Artificial Intelligence (AI) experts are fixing their expectations about the availability of autonomous vehicles and how it might take several years before self-driving systems can genuinely avoid accidents. Full autonomy seems closer than ever as the self-driving vehicles keep getting better, but the reality is autonomous technologies are currently struggling with the real world. The delay could place fully self-driving vehicles further than we realize —putting them out of reach for an entire generation. Despite this, car makers are quite optimistic about autonomy. Tesla and Google forecasted available self-driving vehicles by the end of this year, and Nutonomy is having driverless taxis in Singapore the next year, together with GM putting fully autonomous cars into production and MobileEye deploying their Level 4 cars in the streets.


All of these is possible due to the tremendous progress in both AI and the tech industry by the application of Deep Learning —extracting structured information from Big Data, using layered complex Machine Learning algorithms. However, Deep Learning requires massive amounts of training data to work properly, incorporating almost every scenario into the algorithm. AI engineers get creative in where the data comes from and how it is structured while figuring out the reach of the algorithm. Reviewing all the images labeled “coyote” and decide if the new picture belongs to the group —this task is called interpolation. The same Deep Learning system might not be able to identify a coyote unless it has seen lots of coyote images, even if it has seen pictures of dogs and wolfs, and knows coyotes are somewhere in between —this process is named generalization, and demands a different skill set.


Scientists thought generalization skills could be improved with the right implementation of the algorithms, but they have noticed that Deep Learning systems are not entirely accomplishing it. The recent Why do deep convolutional networks generalize so poorly to small image transformations? study from Cornel University found that conventional Deep Learning algorithms struggle with generalizing and classifying objects on video frames because of all the small changes in the pictures (with the aggregated hundreds of minor shifts) that can completely change the judgment, something some researchers have taken advantage of in adversarial examples. The issue is a polar bear across different frames of a video can be labeled as a baboon, weasel, or mongoose due to minor shifts in the background.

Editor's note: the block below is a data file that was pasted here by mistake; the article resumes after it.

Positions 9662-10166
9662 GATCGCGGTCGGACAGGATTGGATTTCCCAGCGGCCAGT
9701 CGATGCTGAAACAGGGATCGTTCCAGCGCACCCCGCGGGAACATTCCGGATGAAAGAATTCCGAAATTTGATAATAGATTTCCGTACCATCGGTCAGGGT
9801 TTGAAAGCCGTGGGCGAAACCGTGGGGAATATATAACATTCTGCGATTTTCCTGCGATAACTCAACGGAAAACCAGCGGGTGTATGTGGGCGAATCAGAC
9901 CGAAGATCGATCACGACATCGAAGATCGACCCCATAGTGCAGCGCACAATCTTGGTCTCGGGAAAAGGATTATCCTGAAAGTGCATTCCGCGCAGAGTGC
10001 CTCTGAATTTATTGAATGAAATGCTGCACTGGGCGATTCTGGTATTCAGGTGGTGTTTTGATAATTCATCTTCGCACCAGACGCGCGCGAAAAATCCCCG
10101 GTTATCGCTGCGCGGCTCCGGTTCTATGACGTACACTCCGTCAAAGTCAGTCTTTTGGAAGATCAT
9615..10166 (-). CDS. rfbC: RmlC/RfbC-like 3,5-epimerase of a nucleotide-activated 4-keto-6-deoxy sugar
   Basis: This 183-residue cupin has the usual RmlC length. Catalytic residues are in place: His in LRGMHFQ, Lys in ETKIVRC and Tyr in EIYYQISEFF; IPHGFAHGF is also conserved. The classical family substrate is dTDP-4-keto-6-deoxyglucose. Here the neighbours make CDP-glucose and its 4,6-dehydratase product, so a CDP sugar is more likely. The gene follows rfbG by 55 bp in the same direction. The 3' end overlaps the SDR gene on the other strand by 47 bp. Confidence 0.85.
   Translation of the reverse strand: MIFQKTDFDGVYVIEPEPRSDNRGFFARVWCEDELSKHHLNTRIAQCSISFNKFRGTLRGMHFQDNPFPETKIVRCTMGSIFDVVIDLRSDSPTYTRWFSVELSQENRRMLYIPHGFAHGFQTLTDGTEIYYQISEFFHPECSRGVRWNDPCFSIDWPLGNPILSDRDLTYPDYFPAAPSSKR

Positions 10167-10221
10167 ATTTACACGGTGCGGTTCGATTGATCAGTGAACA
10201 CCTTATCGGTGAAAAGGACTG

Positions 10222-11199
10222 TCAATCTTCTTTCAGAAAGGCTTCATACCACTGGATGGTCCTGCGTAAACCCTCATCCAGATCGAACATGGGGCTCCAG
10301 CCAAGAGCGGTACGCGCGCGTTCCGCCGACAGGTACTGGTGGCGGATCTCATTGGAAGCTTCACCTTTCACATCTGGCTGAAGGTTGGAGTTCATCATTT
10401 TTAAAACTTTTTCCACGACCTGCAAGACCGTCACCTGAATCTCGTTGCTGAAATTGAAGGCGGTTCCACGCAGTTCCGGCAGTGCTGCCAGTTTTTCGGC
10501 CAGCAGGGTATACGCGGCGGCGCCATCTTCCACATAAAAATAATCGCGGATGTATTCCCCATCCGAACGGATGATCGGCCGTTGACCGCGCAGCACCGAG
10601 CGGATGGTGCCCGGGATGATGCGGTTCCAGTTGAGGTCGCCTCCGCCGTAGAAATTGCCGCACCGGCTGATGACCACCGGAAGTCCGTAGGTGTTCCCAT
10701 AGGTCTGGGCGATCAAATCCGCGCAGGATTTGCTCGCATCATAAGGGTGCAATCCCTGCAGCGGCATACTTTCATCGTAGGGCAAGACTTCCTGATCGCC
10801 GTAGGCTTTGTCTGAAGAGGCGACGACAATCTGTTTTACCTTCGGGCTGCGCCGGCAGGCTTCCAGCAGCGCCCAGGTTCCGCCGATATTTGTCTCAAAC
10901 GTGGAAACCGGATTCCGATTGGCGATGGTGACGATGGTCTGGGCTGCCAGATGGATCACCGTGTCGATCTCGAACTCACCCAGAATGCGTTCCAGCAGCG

AI engineers are stepping on image search, voice recognition, and other AI technologies to avoid interpolation and generalization issues. As they have never been able to automate cars and trucks at this level before, self-driving vehicles are a scientific experiment where some questions have no answer yet, some interrogations are still not revealed, and most of the challenges are unknown. Right now, is all about identifying objects and following rules, expecting new things to happen while providing some safe and secure outcome. Autonomous vehicles are confronting  unexpected scenarios as if for the first time in edging cases like the Model S fatal crash (confused by the high ride height of the trailer and bright reflection of the Sun) or the self-driving Uber killing a woman cyclist (pushing her bicycle after she emerged from an unauthorized crosswalk), improving their ability to generalize. All data collected from implementations and accidents offers insights that scientists and researchers use to improve the Deep Learning systems and keep self-driving vehicles getting better. The semi-autonomous products (like the Autopilot from Tesla) are smart enough to self-drive and handle most situations, seeking human intervention if anything too unpredictable happens. The dilemma is when something does go wrong, will be hard to know whom to blame: the car or the driver.


Across the industry, companies are racing for more data to solve the problems, assuming the vehicles with the most miles will have the most reliable system. The Driving to Safety: How Many Miles of Driving Would It Take to Demonstrate Autonomous Vehicle Reliability? report estimated that self-driving vehicles would have to drive 275 million miles without a fatality for proving they are safe as human drivers; even when humans are not the best drivers: every year 1.3 million people die worldwide due to road accidents. As Deep Learning is now the primary way of how vehicles perceive objects and decide they way their respond, improving the accident rate is harder than it looks.